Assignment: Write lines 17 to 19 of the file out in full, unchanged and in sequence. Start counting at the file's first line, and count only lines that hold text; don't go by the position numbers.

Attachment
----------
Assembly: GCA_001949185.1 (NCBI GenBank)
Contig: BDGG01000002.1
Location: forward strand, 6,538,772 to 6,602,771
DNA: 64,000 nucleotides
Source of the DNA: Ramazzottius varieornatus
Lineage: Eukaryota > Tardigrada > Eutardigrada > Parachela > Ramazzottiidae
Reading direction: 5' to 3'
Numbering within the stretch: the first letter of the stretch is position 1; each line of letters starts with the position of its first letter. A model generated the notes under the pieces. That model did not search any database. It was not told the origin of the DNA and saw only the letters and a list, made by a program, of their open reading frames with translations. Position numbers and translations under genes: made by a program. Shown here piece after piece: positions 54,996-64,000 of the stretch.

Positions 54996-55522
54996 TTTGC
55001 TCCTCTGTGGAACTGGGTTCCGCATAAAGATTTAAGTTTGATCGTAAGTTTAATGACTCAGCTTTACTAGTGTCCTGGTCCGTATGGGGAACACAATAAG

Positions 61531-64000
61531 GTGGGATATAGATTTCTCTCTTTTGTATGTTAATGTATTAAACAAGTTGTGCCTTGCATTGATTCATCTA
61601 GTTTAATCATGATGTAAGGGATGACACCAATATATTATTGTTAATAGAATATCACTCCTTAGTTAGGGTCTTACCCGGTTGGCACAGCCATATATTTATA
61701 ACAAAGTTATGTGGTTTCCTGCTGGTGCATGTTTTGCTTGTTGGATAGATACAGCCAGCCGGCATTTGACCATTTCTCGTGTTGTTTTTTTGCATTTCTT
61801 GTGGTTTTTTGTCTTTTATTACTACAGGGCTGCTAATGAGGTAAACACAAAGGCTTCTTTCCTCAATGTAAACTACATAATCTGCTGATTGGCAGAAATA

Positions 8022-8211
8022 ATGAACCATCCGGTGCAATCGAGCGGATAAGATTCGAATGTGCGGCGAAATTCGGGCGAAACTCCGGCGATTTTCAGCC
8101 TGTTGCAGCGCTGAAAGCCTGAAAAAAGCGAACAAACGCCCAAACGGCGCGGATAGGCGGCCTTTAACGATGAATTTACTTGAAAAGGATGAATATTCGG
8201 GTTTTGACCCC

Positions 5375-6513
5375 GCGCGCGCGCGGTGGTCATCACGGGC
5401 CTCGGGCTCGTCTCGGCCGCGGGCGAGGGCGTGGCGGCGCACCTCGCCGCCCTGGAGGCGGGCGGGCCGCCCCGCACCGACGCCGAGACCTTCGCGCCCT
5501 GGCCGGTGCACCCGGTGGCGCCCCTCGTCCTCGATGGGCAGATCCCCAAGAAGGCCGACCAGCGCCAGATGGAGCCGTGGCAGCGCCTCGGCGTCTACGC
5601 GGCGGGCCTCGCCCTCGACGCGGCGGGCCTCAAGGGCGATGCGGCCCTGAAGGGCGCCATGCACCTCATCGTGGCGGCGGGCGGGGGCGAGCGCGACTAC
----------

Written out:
Positions 8022-8211
8022 ATGAACCATCCGGTGCAATCGAGCGGATAAGATTCGAATGTGCGGCGAAATTCGGGCGAAACTCCGGCGATTTTCAGCC
8101 TGTTGCAGCGCTGAAAGCCTGAAAAAAGCGAACAAACGCCCAAACGGCGCGGATAGGCGGCCTTTAACGATGAATTTACTTGAAAAGGATGAATATTCGG